SMC raises tuition 3.9 percent
Haleigh Ehmsen | Wednesday, March 18, 2015
Saint Mary’s College tuition will raise 3.9 percent for the upcoming 2015-16 academic year, according to a press release from Tuesday.
Tuition and fees will be set at $37,400 and room and board will be $11,320, making the cost to live on campus and attend Saint Mary’s College $48,720, the release said.
Vice President of Finance and Administration Susan Bolt said tuition, room, board and other fees make up 78 percent of Saint Mary’s College revenue.
Bolt said campus costs rise each year in various areas, from wireless coverage to the salary of professors.
There have been no major structural changes within the College to increase the cost to attend Saint Mary’s, Bolt said. She said the College tries to keep prices as low as possible for students to get the best education and experience possible.
“Saint Mary’s is a very small, intimate campus in terms of class size and services provided to students,” Bolt said. “A little over 60 percent of our expenses are people, and although I don’t believe Saint Mary’s has given any outrageous raises, we must give raises to continue to build our community.
“We have to charge students more so that the faculty are supported. The type of education Saint Mary’s provides needs people to provide it here on campus.”
Bolt said another large portion of expenses at Saint Mary’s include meal plans and dining services.
“It is expensive to be able to offer a variety of health foods, respond to student requests and focus on sustainability,” she said. “Energy costs, trash costs and cable TV costs always seem to go up, too.”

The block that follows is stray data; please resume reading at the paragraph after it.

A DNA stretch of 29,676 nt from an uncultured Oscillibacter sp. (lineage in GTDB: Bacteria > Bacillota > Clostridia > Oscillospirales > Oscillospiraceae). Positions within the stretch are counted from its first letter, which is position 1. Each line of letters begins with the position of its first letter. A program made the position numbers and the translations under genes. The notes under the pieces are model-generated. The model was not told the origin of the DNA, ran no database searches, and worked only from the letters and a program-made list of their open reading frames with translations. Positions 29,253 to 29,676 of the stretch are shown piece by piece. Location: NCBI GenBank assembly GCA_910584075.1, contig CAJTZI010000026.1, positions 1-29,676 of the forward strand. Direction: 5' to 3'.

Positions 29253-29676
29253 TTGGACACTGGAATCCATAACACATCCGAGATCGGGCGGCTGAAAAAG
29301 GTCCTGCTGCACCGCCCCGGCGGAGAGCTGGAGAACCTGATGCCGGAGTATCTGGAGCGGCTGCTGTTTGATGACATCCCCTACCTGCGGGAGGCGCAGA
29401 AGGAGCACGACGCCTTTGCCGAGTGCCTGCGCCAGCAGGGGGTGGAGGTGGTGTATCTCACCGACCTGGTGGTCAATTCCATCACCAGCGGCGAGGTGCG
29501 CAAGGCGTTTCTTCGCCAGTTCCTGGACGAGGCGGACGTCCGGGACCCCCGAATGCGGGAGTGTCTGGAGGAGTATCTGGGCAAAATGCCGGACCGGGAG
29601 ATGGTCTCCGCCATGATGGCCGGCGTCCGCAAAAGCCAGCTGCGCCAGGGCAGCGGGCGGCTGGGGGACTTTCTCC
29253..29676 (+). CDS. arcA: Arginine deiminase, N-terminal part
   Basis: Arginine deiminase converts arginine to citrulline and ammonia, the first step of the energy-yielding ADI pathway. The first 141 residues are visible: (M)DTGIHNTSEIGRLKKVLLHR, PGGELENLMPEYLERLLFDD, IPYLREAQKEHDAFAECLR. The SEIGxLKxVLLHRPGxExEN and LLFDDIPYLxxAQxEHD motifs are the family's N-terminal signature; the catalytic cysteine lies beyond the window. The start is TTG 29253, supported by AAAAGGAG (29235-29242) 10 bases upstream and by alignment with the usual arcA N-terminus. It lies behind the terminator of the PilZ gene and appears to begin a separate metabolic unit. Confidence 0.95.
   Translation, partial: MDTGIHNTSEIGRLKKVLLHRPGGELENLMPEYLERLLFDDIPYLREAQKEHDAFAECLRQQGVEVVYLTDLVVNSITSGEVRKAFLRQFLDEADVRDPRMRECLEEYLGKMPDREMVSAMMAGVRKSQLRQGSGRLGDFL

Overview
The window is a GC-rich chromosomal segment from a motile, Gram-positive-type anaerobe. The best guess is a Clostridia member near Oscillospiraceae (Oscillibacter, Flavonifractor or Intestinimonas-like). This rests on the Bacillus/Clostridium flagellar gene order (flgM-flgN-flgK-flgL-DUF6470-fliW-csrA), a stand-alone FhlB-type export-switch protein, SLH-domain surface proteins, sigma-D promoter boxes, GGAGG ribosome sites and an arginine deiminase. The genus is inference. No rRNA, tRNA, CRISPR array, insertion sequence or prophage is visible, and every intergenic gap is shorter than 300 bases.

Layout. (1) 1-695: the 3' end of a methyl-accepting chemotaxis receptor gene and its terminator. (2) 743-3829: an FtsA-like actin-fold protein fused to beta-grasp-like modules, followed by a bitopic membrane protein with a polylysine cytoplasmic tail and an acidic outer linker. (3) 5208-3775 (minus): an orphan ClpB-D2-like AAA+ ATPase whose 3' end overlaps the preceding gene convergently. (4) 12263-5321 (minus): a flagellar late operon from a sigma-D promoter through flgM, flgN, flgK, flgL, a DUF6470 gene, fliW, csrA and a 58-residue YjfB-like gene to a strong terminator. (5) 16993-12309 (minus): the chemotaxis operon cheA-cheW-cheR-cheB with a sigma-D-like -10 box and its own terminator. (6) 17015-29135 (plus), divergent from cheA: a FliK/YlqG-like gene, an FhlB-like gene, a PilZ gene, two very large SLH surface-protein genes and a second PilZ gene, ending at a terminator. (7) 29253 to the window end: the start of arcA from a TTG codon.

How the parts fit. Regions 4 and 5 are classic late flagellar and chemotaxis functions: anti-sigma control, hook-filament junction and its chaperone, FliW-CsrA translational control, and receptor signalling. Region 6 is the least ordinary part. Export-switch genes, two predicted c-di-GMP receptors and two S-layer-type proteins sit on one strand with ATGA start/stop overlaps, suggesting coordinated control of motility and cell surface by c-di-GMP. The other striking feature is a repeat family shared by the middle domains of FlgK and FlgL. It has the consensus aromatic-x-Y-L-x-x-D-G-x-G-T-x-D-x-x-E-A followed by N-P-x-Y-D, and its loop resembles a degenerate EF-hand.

The choice to attend Saint Mary’s is an investment in a woman’s future, Bolt said.
“Right now, students may says that their peers are the most important part of being at Saint Mary’s, but surveys show that Saint Mary’s is preparing women for a lifetime of learning if that’s your choice,” she said.
A survey conducted by the Office of Institutional Research at Saint Mary’s asked graduates of the class of 2013, one year after their graduation, many questions about the value of their Saint Mary’s experience.
Bolt said 90 percent of the survey’s respondents said Saint Mary’s prepared them well for their job. Ninety-four percent of respondents said Saint Mary’s prepared them well for graduate school.
Bolt said these numbers speak highly of the education that is provided at the College.
The number of doctoral degrees earned by Saint Mary’s graduates ranks in the top 25 percent of Baccalaureate Colleges, she said.
Nearly 22 percent of the College’s revenue is supported by gifts and endowments, Bolt said.
“A student’s tuition covers a portion of everything, but those revenues aren’t enough to pay for it all,” she said. “Donations and endowment distribution help to keep the College running.
“For donors to invest at this level, clearly they see that the education is worth it. [Donations and endowments] says a lot about the quality of women here and the educational experience.”
Saint Mary’s recognizes the high cost of education with the “Four-Year Graduation Promise,” Bolt said.
According the College’s website, the “Four-Year Graduation Promise” started with the incoming class of 2017. Students who follow the promise’s guidelines are guaranteed to graduate in four years, or the College will pay for any additional courses a student needs to earn her degree.
“‘Four-Year Graduation Promise’ is a great advantage when looking at tuition, and while there are guidelines, the promise shows the way Saint Mary’s values student’s money and time,” Bolt said.
Students are paying for their education and the experience of living at a residential women’s college, Bolt said.
“Tuition always returns to the mission,” she said. “Everything we do is about the student’s education, maintaining a small community and having the financial ability to cover it all.”